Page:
Small changes can help control time, lessen stress

Master Sgt. Michael McNeil

The 27th Fighter Wing community is experiencing the effects of overload. Many are experiencing feelings of stress, anxiety, depression and burnout. Our personal and work lives have gotten busier and more hectic, and we all feel pressed for time, which can make us feel overwhelmed and out of control. But life doesn’t have to feel that way.
Even small changes help control your time and lessen stress. There are dozens of small steps you can take to feel less overloaded that don’t require a major time commitment. It can be as easy as adopting simple new habits at work and at home.
As a first sergeant I spend a lot of time balancing long duty hours, deployments, family time, self-improvements and taking care of our Airmen 24 hours a day. I incorporated the following five steps: 1) taking control; 2) recognizing and dealing with stress; 3) connecting with others; 4) being healthy; and 5) making time for myself in order to balance my life and work. You don’t have to take all of these steps today, tomorrow or even next month. Just choose a few small changes that are manageable to start with. When you feel ready, make a few more changes. Before you know it, you’ll be feeling less overloaded, mission ready and better overall.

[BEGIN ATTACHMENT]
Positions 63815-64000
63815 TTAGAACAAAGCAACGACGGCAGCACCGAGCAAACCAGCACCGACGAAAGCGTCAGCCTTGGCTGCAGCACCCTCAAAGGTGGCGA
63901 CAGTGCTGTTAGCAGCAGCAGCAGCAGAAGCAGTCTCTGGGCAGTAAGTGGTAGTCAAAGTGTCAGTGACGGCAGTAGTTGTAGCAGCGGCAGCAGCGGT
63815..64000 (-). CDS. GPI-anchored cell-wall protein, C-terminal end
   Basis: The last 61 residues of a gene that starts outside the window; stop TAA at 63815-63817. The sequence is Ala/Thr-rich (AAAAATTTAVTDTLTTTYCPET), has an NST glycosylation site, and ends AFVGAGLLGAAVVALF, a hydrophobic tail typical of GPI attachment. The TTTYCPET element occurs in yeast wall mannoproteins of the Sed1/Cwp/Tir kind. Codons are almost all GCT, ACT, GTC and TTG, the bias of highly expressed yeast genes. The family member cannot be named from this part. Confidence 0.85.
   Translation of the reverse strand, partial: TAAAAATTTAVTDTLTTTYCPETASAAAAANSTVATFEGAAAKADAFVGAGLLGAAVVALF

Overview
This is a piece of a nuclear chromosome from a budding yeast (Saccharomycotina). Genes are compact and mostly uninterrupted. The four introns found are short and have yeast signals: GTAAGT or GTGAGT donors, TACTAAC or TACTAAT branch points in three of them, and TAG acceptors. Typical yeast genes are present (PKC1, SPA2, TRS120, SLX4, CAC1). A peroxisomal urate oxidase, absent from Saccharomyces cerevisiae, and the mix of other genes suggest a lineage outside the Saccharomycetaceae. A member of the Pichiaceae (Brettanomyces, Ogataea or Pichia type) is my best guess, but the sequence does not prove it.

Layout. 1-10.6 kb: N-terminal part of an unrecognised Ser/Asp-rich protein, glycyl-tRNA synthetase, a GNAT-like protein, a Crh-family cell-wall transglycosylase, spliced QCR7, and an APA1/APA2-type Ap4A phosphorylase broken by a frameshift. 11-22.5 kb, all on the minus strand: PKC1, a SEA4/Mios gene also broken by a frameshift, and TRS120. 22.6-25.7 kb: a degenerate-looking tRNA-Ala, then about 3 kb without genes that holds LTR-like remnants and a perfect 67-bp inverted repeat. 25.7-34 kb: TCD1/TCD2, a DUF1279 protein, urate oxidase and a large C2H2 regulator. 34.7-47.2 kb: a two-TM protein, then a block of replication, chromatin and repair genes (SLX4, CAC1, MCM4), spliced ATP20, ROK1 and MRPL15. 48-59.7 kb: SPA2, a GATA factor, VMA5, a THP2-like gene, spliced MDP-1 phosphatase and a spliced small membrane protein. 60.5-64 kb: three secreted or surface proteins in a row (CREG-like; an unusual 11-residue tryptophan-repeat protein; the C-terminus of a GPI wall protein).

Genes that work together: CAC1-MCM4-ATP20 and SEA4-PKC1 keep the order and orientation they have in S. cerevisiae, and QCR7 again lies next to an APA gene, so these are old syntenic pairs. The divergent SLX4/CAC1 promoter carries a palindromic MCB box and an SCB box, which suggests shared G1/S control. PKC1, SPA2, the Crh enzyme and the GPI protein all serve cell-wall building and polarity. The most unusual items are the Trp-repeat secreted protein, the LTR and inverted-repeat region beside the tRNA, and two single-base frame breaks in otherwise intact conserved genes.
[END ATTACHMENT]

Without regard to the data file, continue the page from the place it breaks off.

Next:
Take control — One of the first changes you can make doesn’t require you to do anything differently. It’s about changing your mindset and letting go of the things you can’t control. The things we can’t control frustrate all of us: a traffic jam making you late for work, negative co-workers, complaining in-laws. Letting go of these things and focusing on what you can control helps you be much more resilient and less stressed. You can’t control negative co-workers, but you can control your reactions to their behavior. You can let the negativity trigger your anger or you can choose to not let it affect you and choose to not let it ruin your day.